CICLOPS: Cassini Imaging Central Laboratory for OPerationS
Captain's Log
July 28, 2014

The Wonder of Enceladus

Cruising around Saturn for the last decade has given us the chance to survey, in great detail and at our leisure, the worlds that inhabit this part of our solar system. It was, after all, the reason for our being here: To set eyes on the uncharted terrains forming the surfaces of Saturn's many moons and document in images, for posterity, the landforms and geological histories recorded there. That one might find present day activity anywhere in the solar system other than the Earth is a planetary explorer's great hope, and we had, as a matter of good planning, come prepared.

Nevertheless, happening upon the wondrous sight of soaring fountains of icy spray at the southern tip of the small moon, Enceladus, was intoxicating and profoundly moving ... not only for the sheer spectacle of it but for the weight of its meaning. Here was a place that was not ancient and long dead, but alive and bursting forth with activity. It said what some of us had long thought: this little moon just might be home to a subterranean body of liquid water that could be the best find of the entire mission.

Because of the scientific importance of our discovery, Cassini's trajectory was altered to send us repeatedly, during the course of the mission, close to the moon's south pole, and the teams assigned to each of Cassini's onboard instruments sprung into action. Results came pouring in: excess heat was found radiating from the basin, and along with the icy particles seen in our images came water vapor with traces of organic compounds. It was thrilling.

I took responsibility for the imaging team's observations of Enceladus' geysers and planned, along with members of my research group, a comprehensive survey of the region that took place over nearly 7 years.

Today, after more than five years of analysis and thought, our findings are finally published online. We have found in total 101 distinct geysers, one hundred of which erupt from the four, prominent, now famous `tiger stripe' fractures crossing the region. Comparison of our findings with those of other instruments, and with calculations of the magnitude and orientation of tidal forces that flex the surface on a daily basis has brought us to a conclusion that strengthens what we had all, little by little, over time, come to believe. In casting your sights on the geysering glory of Enceladus, you are looking at frozen mist that originates deep within the solar system's most accessible habitable zone.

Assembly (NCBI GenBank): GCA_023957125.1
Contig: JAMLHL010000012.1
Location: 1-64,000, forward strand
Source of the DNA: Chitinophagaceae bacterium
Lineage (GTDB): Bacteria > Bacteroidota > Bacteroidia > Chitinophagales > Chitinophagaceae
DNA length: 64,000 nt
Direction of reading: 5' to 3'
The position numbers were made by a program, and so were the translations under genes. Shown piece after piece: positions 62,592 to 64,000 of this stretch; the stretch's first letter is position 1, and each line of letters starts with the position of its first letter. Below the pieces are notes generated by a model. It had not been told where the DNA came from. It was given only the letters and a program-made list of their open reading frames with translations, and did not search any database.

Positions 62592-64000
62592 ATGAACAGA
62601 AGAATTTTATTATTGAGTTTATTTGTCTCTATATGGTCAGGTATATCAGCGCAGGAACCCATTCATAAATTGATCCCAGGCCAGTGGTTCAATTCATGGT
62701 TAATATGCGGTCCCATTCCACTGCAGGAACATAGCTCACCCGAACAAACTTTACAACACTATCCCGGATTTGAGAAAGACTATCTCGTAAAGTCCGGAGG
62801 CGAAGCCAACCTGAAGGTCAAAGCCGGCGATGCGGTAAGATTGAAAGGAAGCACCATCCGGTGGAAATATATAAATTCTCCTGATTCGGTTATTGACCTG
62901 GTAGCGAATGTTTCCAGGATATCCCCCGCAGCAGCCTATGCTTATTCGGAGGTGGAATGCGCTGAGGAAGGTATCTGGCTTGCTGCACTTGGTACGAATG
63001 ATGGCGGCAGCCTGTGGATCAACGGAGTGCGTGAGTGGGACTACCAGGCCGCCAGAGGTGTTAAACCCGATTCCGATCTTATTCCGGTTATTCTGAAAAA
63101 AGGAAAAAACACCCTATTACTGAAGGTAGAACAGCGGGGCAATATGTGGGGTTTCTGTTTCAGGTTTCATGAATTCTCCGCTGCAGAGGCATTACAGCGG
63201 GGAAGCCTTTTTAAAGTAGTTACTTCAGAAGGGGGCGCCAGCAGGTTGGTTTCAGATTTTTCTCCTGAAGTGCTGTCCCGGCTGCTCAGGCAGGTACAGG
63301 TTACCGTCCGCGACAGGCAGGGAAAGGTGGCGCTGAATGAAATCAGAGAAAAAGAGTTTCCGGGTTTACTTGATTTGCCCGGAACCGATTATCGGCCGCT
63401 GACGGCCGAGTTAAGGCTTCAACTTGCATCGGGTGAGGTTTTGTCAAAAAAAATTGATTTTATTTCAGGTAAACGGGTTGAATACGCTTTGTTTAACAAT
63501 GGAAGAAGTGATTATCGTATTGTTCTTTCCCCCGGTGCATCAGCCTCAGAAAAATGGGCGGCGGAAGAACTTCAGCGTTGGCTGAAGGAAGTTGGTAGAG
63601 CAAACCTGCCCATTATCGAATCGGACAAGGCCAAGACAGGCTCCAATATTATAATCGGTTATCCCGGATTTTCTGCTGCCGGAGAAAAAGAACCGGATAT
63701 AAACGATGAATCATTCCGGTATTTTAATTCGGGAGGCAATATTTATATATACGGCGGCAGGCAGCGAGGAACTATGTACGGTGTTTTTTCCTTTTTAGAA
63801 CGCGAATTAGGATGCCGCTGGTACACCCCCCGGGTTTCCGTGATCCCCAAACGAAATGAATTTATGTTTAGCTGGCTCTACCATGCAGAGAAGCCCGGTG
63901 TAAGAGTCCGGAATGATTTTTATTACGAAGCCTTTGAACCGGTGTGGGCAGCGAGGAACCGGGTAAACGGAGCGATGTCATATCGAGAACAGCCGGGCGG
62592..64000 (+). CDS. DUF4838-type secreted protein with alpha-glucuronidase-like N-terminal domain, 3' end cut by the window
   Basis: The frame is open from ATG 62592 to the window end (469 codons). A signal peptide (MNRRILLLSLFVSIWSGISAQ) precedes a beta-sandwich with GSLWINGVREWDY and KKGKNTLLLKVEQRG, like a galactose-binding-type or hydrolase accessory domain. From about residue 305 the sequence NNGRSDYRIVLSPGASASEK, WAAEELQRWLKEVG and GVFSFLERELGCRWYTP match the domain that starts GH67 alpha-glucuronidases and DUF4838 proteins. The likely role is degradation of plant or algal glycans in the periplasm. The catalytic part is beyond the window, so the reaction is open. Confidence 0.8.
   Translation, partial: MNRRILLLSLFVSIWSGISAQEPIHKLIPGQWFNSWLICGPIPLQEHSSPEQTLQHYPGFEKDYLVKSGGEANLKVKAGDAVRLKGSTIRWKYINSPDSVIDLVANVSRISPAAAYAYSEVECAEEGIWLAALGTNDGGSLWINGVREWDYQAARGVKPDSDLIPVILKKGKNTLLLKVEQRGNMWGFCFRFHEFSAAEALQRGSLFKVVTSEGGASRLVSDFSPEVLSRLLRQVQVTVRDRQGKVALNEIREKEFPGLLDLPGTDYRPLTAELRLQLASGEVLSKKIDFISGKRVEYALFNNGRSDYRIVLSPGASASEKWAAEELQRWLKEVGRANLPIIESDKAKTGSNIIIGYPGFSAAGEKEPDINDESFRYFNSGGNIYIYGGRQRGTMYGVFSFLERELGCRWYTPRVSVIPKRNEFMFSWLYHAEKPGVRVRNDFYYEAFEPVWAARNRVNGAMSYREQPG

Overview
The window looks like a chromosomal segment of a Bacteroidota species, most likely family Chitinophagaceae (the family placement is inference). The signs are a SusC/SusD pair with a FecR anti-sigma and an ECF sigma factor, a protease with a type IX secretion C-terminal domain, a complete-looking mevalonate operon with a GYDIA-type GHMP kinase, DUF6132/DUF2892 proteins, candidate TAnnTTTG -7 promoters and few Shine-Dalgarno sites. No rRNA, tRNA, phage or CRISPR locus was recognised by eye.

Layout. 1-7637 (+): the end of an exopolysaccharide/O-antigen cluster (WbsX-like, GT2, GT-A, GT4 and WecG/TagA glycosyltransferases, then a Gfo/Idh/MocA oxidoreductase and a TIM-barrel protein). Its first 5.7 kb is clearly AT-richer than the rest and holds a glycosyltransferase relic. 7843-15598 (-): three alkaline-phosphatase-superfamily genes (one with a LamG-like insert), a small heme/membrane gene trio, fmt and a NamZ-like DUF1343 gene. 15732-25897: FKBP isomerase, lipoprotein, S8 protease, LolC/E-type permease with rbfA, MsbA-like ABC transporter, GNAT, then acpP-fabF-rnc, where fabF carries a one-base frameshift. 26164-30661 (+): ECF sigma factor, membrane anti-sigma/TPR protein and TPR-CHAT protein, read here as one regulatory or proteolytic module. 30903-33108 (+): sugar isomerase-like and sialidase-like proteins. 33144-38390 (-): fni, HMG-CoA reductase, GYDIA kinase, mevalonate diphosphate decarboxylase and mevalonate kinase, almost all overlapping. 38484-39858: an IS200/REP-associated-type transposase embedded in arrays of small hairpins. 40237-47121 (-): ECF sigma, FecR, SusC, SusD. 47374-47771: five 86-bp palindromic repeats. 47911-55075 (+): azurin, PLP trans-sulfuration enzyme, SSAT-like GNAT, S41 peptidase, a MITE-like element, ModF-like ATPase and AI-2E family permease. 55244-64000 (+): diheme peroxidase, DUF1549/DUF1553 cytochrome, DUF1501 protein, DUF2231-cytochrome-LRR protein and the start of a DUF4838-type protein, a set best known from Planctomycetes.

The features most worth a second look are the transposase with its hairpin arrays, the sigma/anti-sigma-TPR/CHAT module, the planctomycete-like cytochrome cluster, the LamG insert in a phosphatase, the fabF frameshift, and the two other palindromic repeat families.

As we contemplate the approaching end of Cassini's travels around Saturn, we dream of the day, hopefully not far in the future, when we can return to Enceladus to answer the question now uppermost in the mind: Could a second genesis of life have taken hold on this small icy moon of a hundred and one geysers? For we now know this: if life is indeed there, it is there for the taking.

Carolyn Porco
Cassini Imaging Team Leader
Space Science Institute
Boulder, CO

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Alliance Member Comments
SpaceOut (Nov 3, 2014 at 7:11 AM):
Thank you Cassini team. You've inspired me to create a website where you can order big canvas prints, posters, and murals of the best hits of the cosmos. All authentic too! It's called Space out your space!
nnystarman (Oct 21, 2014 at 8:17 PM):
When we go to Enceladus someday Carolyn we will find our answers. As of now it is one of infinite unsolved mysteries for the human race. The current explosion of knowledge in Astronomy including moons in our planetary system and exoplanets is simply amazing! Thx for sharing your findings and thanks for all the years of work you and your colleagues have put in to bring this information to light for all of us :-)
NeKto (Sep 27, 2014 at 3:47 PM):
i keep wondering about that one geyser that isn't in the 4 tiger stripes. so often, it is the odd ball that has the most interesting information attached. anything else unusual about that one? could it be in what once was a more active fracture in the past? might it be a harbinger of where the next stripe might form?
then again, it might be something else entirely.
ravi prakash dwivedi (Aug 15, 2014 at 12:24 PM):
i wonder...
Lee (Jul 30, 2014 at 1:44 PM):
Thanks for all the work you've done. The explanation helped me a lot. Any ideas on why the geysers are in parallel lines? Why at the south pole?

Lee in St. Paul
PiperPilot (Jul 28, 2014 at 5:36 PM):
We have got to go there. I hope soon so I can enjoy the findings. Thank you for the wonderful Captain's Log Carolyn.